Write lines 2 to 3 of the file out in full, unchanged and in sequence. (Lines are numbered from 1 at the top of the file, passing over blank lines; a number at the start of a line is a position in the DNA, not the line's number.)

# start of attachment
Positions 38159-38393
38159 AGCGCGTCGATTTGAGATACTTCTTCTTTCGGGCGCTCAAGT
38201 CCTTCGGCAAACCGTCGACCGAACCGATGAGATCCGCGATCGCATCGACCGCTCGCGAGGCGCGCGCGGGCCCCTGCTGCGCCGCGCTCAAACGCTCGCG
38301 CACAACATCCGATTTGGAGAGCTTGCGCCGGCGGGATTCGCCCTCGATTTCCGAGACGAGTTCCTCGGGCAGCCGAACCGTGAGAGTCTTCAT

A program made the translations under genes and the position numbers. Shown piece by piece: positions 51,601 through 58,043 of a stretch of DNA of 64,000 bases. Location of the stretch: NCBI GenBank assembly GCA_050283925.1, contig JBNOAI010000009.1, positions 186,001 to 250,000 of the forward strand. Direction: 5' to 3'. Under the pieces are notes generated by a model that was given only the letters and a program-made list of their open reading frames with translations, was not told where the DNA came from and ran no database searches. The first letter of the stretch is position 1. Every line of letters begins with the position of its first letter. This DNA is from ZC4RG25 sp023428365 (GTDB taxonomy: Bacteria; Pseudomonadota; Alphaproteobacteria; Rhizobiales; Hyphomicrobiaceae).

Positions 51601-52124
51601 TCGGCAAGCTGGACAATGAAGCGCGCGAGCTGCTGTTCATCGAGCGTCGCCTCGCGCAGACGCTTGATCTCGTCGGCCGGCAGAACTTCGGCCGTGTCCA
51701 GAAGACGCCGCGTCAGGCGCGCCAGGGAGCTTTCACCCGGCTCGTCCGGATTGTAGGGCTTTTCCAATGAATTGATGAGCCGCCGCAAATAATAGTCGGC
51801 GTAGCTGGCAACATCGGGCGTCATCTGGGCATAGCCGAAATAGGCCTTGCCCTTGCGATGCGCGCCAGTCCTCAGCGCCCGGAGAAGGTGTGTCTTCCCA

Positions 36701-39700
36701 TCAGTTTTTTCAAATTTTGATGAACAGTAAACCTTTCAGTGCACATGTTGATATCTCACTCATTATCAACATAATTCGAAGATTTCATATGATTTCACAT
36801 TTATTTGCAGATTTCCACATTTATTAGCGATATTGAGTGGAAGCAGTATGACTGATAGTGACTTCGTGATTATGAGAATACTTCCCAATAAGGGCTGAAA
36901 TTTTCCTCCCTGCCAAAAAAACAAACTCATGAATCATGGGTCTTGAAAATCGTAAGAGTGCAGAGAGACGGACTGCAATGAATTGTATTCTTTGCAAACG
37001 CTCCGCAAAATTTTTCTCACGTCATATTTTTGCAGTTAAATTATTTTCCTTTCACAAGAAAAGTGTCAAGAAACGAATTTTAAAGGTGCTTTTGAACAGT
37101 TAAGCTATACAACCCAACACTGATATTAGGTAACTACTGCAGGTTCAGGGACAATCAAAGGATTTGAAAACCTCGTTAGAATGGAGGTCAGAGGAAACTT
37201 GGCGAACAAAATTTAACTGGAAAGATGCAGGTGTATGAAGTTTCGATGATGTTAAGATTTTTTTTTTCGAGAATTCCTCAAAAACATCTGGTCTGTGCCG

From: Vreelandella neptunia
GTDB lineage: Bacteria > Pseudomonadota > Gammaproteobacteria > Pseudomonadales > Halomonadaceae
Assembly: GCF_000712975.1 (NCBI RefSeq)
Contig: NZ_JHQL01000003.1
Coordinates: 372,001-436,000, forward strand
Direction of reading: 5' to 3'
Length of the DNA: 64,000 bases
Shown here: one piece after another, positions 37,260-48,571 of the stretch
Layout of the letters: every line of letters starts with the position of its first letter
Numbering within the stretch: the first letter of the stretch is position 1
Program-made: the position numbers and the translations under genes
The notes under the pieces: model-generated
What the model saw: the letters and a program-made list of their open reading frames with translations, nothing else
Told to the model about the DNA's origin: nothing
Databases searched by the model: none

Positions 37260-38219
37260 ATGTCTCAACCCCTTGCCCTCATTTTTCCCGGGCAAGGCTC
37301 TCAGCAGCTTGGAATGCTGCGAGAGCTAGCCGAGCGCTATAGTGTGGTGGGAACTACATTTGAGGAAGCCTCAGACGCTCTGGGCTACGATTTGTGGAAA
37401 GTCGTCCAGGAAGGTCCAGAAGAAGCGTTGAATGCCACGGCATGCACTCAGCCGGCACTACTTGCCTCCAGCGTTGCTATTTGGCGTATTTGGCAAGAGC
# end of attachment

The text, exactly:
38159 AGCGCGTCGATTTGAGATACTTCTTCTTTCGGGCGCTCAAGT
38201 CCTTCGGCAAACCGTCGACCGAACCGATGAGATCCGCGATCGCATCGACCGCTCGCGAGGCGCGCGCGGGCCCCTGCTGCGCCGCGCTCAAACGCTCGCG